Sunday, June 23, 2019

The Evolution of Red Bull Rampage

After first hearing about MTB free ride pioneer, Josh Bender, a couple days ago, this seemed like a good clip to go with for today's Sunday morning post.  There are a lot of crazy things you can do on bicycles.  Check the world speed record posts a couple weeks ago, to see some of the craziest.  But one of my personal favorite types of riding to watch these days is Red Bull Rampage footage. 

It all starts with a huge chunk of rock and dirt, out in the middle of nowhere, like the back country of Utah.  Then they let that chunk of rock and dirt erode for about 100 million years, into a steep, crumbly, ridge-lined, chute filled, huge drop blessed, formation.  Then, about 32 years ago, a couple guys invented Red Bull, because somebody has to sponsor this insanity.  They built that up until mountain bikes got stronger, and a guy named Josh Bender, showed people these insane natural escarpments were rideable... sometimes. 

Then about 2002, somebody decided to hold a contest on this crazy terrain.  That's when this clip above comes into play.  Thought this clip is three years old, they give a good, quick look at the history of the Red Bull Rampage, and the insane progression that's happened over about 15 years. There's still some weekend left... shouldn't you be gettin' that bike out after watching this?  I thought so.

Friday, June 21, 2019

Josh Bender: The craziest guy you never heard of

Here's another crazy video that popped up on YouTube, since I've been looking all kinds of bike riding for this blog.  I never heard of Josh Bender until last night, when this clip showed up in my feed.  I've watched pieces of the Red Bull Rampage, quite a bit them, lately.  That's the event where the top crazy downhill free ride mountain bikers are invited to show up at some big, burly butte somewhere in the desert.  Utah seems to be the main place.  The riders and their teams figure out different lines from the top of the mountain, and have a couple weeks (I think) to dig out the lines, build jumps, and fortify the landings to some huge drops.  Then the handful of riders get a couple of runs each, to try and put together a line that's huge, progressive, gnarly, and filled with tricks.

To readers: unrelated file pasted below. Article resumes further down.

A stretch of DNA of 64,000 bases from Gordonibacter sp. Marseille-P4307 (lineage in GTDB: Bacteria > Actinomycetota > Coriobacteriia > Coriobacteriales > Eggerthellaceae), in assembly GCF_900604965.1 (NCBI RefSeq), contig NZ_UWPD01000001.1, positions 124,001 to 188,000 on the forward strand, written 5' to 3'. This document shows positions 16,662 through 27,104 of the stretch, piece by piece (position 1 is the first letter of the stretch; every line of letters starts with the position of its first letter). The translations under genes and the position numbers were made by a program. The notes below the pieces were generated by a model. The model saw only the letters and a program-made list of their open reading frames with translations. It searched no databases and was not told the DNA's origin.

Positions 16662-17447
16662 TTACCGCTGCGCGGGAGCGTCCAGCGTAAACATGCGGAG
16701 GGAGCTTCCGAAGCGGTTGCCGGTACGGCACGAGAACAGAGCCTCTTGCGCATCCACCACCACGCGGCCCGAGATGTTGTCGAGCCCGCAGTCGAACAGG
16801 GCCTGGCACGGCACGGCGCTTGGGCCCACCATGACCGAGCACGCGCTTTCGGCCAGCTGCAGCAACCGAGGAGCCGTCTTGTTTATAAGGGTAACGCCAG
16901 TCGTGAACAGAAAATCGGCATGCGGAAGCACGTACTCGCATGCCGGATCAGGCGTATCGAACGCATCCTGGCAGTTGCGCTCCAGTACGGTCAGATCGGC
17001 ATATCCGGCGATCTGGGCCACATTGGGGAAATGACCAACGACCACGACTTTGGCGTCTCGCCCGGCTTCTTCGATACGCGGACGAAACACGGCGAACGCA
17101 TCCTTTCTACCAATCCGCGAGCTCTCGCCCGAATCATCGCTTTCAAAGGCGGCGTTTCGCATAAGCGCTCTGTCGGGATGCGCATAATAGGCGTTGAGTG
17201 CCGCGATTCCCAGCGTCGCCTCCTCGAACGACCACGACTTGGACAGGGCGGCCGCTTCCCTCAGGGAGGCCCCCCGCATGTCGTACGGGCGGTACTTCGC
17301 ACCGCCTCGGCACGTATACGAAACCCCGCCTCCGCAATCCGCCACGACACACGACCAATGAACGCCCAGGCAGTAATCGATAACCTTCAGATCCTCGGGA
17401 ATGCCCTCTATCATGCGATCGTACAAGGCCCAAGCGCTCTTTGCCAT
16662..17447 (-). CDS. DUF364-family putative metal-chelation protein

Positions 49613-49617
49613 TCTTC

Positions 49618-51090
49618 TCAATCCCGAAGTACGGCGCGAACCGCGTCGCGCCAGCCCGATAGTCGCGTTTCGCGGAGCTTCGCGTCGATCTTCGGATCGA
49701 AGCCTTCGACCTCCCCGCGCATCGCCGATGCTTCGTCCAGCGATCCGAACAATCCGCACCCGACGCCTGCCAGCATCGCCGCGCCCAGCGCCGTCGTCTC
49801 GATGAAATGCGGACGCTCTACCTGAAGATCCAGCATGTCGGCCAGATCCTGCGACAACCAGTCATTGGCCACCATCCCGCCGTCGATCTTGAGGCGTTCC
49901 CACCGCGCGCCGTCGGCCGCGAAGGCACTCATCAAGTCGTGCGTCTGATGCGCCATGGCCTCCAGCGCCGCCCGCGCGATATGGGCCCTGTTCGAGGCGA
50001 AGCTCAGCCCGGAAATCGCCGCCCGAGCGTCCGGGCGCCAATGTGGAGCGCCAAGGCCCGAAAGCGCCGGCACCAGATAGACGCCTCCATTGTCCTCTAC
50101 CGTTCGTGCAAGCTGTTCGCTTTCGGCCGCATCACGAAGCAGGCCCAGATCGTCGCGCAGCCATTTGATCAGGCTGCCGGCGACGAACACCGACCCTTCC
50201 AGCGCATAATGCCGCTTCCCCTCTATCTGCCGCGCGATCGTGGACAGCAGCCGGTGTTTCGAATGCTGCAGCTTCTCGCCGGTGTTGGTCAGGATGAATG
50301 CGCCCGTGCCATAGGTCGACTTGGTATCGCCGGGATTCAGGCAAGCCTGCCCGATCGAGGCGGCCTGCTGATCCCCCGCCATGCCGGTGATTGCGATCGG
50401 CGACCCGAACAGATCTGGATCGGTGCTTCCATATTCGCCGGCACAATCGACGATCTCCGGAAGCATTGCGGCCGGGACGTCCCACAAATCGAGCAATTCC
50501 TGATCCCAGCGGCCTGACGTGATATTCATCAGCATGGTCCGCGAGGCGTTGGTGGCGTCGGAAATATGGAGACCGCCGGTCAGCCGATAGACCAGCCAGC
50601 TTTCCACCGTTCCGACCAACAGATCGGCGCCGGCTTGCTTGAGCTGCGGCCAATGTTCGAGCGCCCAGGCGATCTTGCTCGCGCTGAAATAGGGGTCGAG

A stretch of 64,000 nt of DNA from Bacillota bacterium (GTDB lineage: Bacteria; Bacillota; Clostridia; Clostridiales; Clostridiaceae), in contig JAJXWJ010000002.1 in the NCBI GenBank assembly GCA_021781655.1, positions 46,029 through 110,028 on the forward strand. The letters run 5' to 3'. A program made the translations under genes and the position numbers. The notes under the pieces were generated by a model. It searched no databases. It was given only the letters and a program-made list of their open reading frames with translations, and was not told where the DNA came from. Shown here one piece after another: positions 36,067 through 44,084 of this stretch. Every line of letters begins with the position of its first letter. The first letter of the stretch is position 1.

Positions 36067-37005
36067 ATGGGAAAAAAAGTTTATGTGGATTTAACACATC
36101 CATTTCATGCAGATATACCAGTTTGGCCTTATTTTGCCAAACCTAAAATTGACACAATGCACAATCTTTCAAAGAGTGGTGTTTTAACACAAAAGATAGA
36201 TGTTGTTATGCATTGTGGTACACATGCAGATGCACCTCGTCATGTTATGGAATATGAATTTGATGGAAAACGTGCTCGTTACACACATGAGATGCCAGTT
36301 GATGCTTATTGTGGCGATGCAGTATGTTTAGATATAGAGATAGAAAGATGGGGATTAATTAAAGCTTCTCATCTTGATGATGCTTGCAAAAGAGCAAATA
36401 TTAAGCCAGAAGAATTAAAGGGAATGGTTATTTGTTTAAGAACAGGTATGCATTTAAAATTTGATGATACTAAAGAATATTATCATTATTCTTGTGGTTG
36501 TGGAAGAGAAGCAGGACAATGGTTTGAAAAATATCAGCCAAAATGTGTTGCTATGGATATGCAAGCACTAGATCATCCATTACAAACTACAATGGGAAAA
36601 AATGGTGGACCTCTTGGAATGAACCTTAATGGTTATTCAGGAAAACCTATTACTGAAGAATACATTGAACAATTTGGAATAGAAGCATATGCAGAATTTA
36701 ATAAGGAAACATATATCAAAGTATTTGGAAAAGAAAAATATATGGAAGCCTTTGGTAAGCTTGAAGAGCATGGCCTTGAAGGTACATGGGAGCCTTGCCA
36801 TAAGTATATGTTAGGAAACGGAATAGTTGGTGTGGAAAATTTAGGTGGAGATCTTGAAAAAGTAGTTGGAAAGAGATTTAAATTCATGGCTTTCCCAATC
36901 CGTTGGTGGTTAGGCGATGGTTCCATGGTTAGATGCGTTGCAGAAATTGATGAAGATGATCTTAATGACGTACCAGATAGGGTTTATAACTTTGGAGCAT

I'm not a mountain bike guy, I'm a fat, old, Has Been BMXer who likes watching where the BMX and mountain bike world has gone in recent years.  It blows my mind how insane riding is these days.  But I know, from being around BMX freestyle fairly early, there always has to be a pioneer.  Somebody has to go first.  And often, it's one guy, or one woman, that has some idea that even the most talented riders of the day think is completely freakin' nuts.  I met some true pioneers in the 1980's, people like Bob Haro, Tom Sims, Dave Vanderspek, Rodney Mullen, Mark Gonzales, and A.J. Jackson.  Each one of them either invented an action sport, or took one into an entirely different direction.  Now I know Josh Bender is another one of those people.

The weird thing about watching this is that, even though I was a mediocre BMXer, even at my best, I actually did some small drops back in the day on my BMX bike.  A friend who rode motocross for fun took me out to some MX trails in Hollister, California in 1986.  One spot I found was a dried out pond where I could bunnyhop off the road around the top, and into a steep downhill.  That downhill worked into a small dirt cliff, and got higher and higher.  The way it was set up, I could keep dropping off a little father down the road, and gradually work up to a bigger drop.  After half an hour, I was bunnyhopping off the top, dropping past an 8 foot high, vertical dirt bank, landing 10 or 12 feet down from the top.  It was a blast, and I totally different type of riding than I'd ever done.  The landing was soft enough to provide some cushion, but not suck my tires in. At the time it just seemed like something fun an different to try.  I only did it because I was able to slowly work up to a bigger drop, which fit with my riding style.  I would have never dropped a vertical drop that was an all or nothing scenario.